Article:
Yen Slumps on Speculation of Additional Monetary Easing by BOJ

  • Currency forecast to weaken 5% versus dollar by year-end
  • Former MoF official says BOJ could ease in June or July

The yen dropped against all of its 31 major peers on speculation of further monetary easing by the Bank of Japan as soon as next month.

Japan’s currency fell for the third time in four days versus the dollar after Reuters reported that Takatoshi Ito, a professor at Columbia University, said the BOJ could ease in June or July if inflation indicators weaken and stock prices drop. He was a deputy to central-bank chief Haruhiko Kuroda at the Ministry of Finance in 1999 and 2000. The yen was also undermined as oil climbed for a third day, damping demand for assets considered to be havens.

The yen has slipped from last week’s 18-month high versus the greenback after Kuroda and Finance Minister Taro Aso re-iterated that Japan is able to intervene to stabilize foreign-exchange markets if necessary.

“Typically the market isn’t impressed by words for too long,” said Esther Reichelt, a Frankfurt-based currency strategist at Commerzbank AG. “If there isn’t anything done to actually weaken the yen, I expect dollar-yen to fall again. There are just a lot of unanswered questions with the yen.”

Japan’s currency weakened 0.8 percent to 109.24 per dollar at 9:06 a.m. in New York, after gaining 0.8 percent on Wednesday. It dropped 0.5 percent to 124.50 per euro.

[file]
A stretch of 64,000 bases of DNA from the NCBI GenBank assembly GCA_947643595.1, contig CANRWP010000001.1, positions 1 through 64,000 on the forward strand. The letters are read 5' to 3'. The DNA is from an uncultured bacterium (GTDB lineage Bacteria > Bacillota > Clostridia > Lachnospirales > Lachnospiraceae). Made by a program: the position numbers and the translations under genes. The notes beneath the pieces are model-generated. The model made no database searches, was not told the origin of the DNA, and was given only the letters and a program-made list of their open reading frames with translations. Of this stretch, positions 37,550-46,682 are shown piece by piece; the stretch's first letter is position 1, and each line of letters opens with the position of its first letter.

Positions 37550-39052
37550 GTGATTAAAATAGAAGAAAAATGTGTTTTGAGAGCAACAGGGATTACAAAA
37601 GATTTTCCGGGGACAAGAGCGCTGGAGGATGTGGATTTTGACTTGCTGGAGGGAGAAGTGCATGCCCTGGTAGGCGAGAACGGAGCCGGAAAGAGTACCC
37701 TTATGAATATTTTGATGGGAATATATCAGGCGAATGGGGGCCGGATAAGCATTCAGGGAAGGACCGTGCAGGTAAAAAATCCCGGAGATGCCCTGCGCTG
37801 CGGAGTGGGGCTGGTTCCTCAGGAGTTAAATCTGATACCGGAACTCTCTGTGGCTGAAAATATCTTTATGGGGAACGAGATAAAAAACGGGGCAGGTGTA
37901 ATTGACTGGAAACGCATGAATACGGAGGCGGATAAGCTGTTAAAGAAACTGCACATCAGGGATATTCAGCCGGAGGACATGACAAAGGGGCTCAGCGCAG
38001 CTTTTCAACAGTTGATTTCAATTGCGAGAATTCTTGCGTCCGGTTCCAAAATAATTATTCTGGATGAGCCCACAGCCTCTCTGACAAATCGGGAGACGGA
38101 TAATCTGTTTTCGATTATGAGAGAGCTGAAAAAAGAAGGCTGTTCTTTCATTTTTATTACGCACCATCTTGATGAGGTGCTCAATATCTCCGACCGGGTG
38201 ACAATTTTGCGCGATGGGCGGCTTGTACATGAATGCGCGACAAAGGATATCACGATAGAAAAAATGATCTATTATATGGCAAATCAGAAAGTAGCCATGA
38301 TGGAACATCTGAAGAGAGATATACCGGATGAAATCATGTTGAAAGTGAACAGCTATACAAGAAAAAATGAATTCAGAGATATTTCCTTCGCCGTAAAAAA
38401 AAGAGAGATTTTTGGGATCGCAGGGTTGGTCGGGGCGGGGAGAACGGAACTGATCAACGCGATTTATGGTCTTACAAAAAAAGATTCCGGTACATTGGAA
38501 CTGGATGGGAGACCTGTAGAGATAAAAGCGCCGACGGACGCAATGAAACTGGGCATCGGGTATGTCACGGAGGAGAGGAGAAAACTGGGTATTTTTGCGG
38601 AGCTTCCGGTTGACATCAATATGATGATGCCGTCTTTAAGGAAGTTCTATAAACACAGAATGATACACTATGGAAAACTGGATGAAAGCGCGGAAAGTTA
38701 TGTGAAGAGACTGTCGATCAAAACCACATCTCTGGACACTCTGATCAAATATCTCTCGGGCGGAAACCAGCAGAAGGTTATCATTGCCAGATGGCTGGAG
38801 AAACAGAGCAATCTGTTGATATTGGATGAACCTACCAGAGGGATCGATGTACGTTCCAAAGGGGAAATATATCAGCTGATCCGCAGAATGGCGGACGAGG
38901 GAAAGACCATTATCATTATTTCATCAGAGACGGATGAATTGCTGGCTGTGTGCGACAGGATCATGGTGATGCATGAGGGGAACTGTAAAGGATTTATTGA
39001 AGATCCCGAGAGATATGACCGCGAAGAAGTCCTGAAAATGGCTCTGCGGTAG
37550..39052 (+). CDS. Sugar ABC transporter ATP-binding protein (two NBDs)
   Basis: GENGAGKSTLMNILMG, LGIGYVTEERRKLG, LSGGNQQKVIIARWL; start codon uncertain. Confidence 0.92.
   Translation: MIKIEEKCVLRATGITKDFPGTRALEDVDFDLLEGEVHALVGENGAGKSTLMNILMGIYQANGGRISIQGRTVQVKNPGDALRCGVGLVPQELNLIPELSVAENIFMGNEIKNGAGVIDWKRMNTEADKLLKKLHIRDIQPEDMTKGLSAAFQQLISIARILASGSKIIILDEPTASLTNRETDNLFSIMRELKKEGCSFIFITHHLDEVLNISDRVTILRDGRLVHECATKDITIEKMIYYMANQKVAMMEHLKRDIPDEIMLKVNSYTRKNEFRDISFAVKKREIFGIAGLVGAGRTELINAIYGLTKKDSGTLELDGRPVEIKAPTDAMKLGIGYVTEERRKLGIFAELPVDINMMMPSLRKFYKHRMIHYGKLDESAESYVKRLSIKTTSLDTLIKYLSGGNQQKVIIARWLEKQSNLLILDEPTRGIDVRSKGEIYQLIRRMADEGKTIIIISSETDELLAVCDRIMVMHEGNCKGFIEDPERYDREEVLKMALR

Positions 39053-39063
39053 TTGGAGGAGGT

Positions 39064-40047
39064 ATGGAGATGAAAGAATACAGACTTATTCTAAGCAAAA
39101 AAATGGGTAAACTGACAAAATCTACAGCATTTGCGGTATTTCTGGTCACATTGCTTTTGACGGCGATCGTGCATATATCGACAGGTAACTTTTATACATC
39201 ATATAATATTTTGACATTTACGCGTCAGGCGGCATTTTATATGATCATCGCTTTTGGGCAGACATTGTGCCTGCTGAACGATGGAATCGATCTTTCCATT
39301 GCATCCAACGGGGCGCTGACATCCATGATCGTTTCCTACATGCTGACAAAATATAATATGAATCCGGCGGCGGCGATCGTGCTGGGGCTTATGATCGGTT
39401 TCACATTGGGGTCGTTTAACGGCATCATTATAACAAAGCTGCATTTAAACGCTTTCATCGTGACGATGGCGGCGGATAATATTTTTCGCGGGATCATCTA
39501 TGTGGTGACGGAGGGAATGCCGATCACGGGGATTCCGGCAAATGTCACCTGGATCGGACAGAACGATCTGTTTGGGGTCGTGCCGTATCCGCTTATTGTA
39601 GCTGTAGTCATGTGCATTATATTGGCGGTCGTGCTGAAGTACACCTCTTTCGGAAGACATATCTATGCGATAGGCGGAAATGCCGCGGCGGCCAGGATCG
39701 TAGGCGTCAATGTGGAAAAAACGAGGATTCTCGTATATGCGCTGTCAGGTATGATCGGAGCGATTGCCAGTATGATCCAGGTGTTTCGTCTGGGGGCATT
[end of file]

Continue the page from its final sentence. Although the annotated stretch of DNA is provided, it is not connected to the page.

Decline Forecast

The yen is forecast to depreciate to 115 per dollar by year-end, according to the median estimate in a Bloomberg survey of analysts -- a decline of about 5 percent from current levels.

A weaker yen has been a key ingredient of BOJ Governor Kuroda’s efforts to boost inflation to 2 percent through monetary stimulus.

The currency had been gaining since the central bank unexpectedly refrained from boosting stimulus at its April 27-28 meeting. Japan’s current-account surplus makes it less dependent on foreign capital, giving the currency a haven status. Data Thursday showed Japan posted its 21st consecutive monthly surplus.

Prime Minister Shinzo Abe is set to host his counterparts from the Group of Seven later this month, where he’s likely to push other leading economies to step up fiscal spending.

“The next focus for dollar-yen could be the summit in Japan later this month to see whether there would be an agreement on coordinated fiscal policy,” said Takuya Kanda, a senior researcher at Gaitame.com Research Institute Ltd. “If there is an agreement, that could ease concerns about global deterioration and buoy risk sentiment and weaken the yen.”

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